Timing of fruit removal affects concurrent vegetative growth and subsequent return bloom and yield in olive (Olea europaea L.)

Gilat Research Centre, Agricultural Research Organization, Ministry of Agriculture, Mobile Post Negev 85280, Israel; The Kennedy-Leigh Centre for Horticultural Research, The Robert H. Smith Institute of Plant Sciences and Genetics in Agriculture, The Hebrew University of Jerusalem, Rehovot 76100, Israel
Scientia Horticulturae 01/2010; DOI: 10.1016/j.scienta.2009.11.014

ABSTRACT Olive (Olea europaea) demonstrates a high tendency toward alternate fruit production, with significant negative consequences on the industry. Fruit load is one of the main cause-and-effect factors in the phenomenon of biennial bearing, often disrupting the balance between reproductive and vegetative processes. The objectives of the present study were to identify the time range during which heavy fruit load reversibly interrupts the reproductive processes of the following year. The linkage between timing of fruit removal, vegetative growth, return bloom, and fruit yield was studied. Complete fruit removal in cv. Coratina until about 120 days after full bloom (August 15) caused an immediate resumption of vegetative growth. The new shoots grew to twice the length of those on trees that underwent later fruit removal. Moreover, a full return bloom, corresponding with high subsequent yields, was obtained by early fruit removal, while poor or no bloom developed on late-defruited or control trees. Thus, the critical time to affect flowering and subsequent fruiting in the following year by fruit thinning occurs in olive trees even weeks after pit hardening—much later than previously suggested. Furthermore, the data indicate that flowering-site limitation, due to insufficient or immature vegetative growth during the On-year, is a primary factor inducing alternate bearing in olive.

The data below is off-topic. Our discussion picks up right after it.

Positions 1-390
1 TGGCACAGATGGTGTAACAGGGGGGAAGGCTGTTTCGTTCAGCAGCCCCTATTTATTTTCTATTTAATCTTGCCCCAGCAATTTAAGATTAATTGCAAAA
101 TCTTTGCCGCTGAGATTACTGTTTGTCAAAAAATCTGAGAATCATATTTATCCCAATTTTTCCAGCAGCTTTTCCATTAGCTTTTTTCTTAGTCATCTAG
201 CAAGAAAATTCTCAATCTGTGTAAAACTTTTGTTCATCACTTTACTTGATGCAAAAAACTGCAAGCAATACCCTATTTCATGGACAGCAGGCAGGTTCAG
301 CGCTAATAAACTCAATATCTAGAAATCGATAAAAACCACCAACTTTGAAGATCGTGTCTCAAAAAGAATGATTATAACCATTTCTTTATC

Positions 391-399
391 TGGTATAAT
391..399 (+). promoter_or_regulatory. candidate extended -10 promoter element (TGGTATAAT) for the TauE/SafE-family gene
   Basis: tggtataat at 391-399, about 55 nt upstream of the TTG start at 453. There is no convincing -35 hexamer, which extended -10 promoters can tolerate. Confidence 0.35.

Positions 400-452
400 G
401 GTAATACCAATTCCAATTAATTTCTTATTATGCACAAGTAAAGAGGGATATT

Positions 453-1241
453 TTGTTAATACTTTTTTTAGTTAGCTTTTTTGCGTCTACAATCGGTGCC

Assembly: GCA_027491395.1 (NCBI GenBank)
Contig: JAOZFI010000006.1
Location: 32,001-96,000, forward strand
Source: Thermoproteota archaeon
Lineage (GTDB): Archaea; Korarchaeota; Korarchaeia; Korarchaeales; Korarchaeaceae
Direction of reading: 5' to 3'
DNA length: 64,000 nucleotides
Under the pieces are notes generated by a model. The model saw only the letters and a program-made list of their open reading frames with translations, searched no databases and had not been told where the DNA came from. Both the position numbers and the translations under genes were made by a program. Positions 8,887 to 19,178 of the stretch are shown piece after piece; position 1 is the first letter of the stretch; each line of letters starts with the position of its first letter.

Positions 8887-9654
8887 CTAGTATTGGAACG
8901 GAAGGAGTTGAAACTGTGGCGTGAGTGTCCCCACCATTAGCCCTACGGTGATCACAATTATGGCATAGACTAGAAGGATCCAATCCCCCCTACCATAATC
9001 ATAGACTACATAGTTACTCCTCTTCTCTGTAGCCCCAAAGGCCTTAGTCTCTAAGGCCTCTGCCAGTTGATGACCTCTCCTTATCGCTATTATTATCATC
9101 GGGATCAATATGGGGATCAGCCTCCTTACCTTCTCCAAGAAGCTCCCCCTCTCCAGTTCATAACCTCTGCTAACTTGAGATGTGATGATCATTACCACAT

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    ABSTRACT: Many masting species switch resources between vegetative growth and reproduction in mast and non-mast years. Although masting of oak species is well known, there have been few investigations of the relationship between vegetative growth and reproduction based on long-term monitoring data, especially in evergreen oaks of subgenus Cyclobalanopsis. We investigated annual variations over 13 years in acorn and leaf production of three evergreen oak species in subgenus Cyclobalanopsis, genus Quercus (Fagaceae)—Q. acuta, Q. salicina and Q. sessilifolia—in western Japan. In these species, the maturation of acorns occurs in the second autumn after flowering, which is known as a biennial-fruiting habit. We found a pattern of acorn production and masting in alternate years that was synchronized in all three species. Masting was not correlated with temperature and precipitation. Annual leaf-fall also showed 2-year cycle in the three oak species; peak years were synchronized between species and peak leaf-fall alternated with acorn production in all three species. Furthermore, there was a significant negative correlation between acorn and leaf production in all three species. Data showing 2-year cycles of acorn and leaf production and the negative correlation between them supports the hypothesis of resource switching between vegetative growth and reproduction. The 2-year cycle might be the basic, intrinsic rhythm of resource allocation in biennial-fruiting Cyclobalanopsis species.
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    ABSTRACT: In drupe-type fruits, pit hardening, resulting from sclerification of the fruit endocarp, is widely used as a phenological marker for both physiological studies and orchard management. In spite of the importance of pit hardening for understanding fruit development processes and for agricultural practices, however, its quantification has remained obscure and precision has been lost with time and lax usage. In this study we used a mechanical device to measure the physical pressure required to break the olive pit in order to define the timing of pit hardening more precisely and to permit closer observation of its relationship to fruit and endocarp growth and development. Over four years we found that pit-hardening pressure increased following a sigmoid pattern, at first gradually but then with a large and rapid increment of change in a relatively short period of time. The rapid acceleration of hardening began at the time when pit longitudinal and transverse diameters attained their maximum size. That timing is consistent with the anatomical differentiation of the sclerified endocarp cells which can no longer expand nor divide. The results improve our knowledge of pit hardening and provide a more precise context for evaluating the metabolic costs, physiological interactions and genetic controls of stone fruit endocarp development. On a practical level, the association of the intensification of pit-breaking pressure with the cessation of pit expansion indicates that pit diameters can be useful morphological markers to identify the onset of this period.
    Annals of Applied Biology 01/2013; 163:200-208. · 2.15 Impact Factor
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Oct 5, 2014